During our consultations, we help our clients to select a colour palette that will be used throughout the whole facility. This palette usually consists of 3 – 5 colours which help to pull different rooms together and create a cohesive look throughout the care home, hospice or hospital ward.
You may want to include a bold colour – think primary colours, like red and blue, or bright pinks and oranges – in your palette to emphasise important features in the room. Alternatively, you might prefer the idea of including some contrasting colours, like purple and green, which can be used to differentiate different features and segment space.
Here are some examples of how you can use colours to assist people in care settings:
- Paint doors and doorframes unique, bold colours to help people remember the locations of different rooms.
- Choose chairs in a colour that contrasts against the walls/floor so people with visual impairments can see to sit down.
- If you want to include a feature wall, place it opposite the entrance to help with navigation.
- Avoid flooring colours/finishes that look glossy or shiny, they can be off-putting people with dementia who fear falling.
However, you do need to be careful with how you use colour and contrast. For example, people with dementia or impaired vision often interpret a dark rug on pale flooring as a hole. They will, therefore, go out of their way to avoid walking over the rug which can increase the risk of falls.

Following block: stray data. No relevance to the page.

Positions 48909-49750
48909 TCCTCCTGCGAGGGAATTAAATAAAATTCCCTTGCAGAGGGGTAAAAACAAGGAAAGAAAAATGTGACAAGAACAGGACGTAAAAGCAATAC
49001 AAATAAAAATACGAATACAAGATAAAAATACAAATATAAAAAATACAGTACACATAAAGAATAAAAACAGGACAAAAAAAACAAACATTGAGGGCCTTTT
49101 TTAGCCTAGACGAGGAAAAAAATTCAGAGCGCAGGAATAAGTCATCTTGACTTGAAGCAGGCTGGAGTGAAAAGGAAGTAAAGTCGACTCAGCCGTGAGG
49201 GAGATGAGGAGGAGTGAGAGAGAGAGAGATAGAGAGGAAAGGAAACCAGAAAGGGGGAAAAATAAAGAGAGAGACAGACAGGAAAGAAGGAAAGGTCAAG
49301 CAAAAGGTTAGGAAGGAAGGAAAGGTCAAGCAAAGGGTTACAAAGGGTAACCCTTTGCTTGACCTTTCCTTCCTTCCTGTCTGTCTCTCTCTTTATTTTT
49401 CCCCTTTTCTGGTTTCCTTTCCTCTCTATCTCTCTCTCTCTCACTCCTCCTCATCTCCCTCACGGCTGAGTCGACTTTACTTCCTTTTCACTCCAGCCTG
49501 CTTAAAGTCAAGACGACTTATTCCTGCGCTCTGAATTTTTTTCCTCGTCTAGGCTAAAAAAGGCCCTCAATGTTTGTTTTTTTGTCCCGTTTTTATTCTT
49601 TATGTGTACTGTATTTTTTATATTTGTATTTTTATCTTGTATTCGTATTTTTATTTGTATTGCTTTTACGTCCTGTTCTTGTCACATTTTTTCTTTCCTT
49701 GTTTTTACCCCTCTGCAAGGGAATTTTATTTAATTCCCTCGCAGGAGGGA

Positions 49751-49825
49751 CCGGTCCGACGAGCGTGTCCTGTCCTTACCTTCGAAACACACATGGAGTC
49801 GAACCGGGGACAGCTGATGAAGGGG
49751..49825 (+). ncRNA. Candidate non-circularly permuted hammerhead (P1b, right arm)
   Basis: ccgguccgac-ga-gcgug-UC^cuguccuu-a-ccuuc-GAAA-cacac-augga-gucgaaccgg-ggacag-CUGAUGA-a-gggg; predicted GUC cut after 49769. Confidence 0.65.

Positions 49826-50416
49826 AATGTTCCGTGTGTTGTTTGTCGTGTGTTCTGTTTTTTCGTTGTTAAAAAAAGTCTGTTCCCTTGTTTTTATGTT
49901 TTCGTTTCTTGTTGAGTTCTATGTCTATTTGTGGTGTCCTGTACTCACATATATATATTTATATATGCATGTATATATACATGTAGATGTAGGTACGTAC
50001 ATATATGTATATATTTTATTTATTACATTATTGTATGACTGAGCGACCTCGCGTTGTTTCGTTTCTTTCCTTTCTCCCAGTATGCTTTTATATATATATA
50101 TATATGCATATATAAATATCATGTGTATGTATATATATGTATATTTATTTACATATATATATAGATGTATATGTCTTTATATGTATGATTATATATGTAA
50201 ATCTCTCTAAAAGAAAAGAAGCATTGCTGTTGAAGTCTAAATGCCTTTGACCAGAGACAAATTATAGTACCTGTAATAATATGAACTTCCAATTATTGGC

If you’re unsure whether an interior design choice is suitable for a care setting, it’s best to seek professional advice. Please feel free to give us a call on 0345 0341450 or email email@example.com.
2) Make clever use of storage
Space-saving and storage solutions are a firm favourite with interior designers. That’s no different in a healthcare setting. Having the ability to store medical equipment away when it’s not in use is a great way to create environments that feel homely without compromising care effectiveness.
Bedrooms are great examples of how smart storage can have a real impact on healthcare interior design. Many individuals in care environments spend most of their day in their bedroom and it’s also where they receive most of their medical care.
So, it’s a room that designers want to make feel especially cosy and relaxing but also a room that could easily end up stark and clinical due to lots of healthcare equipment.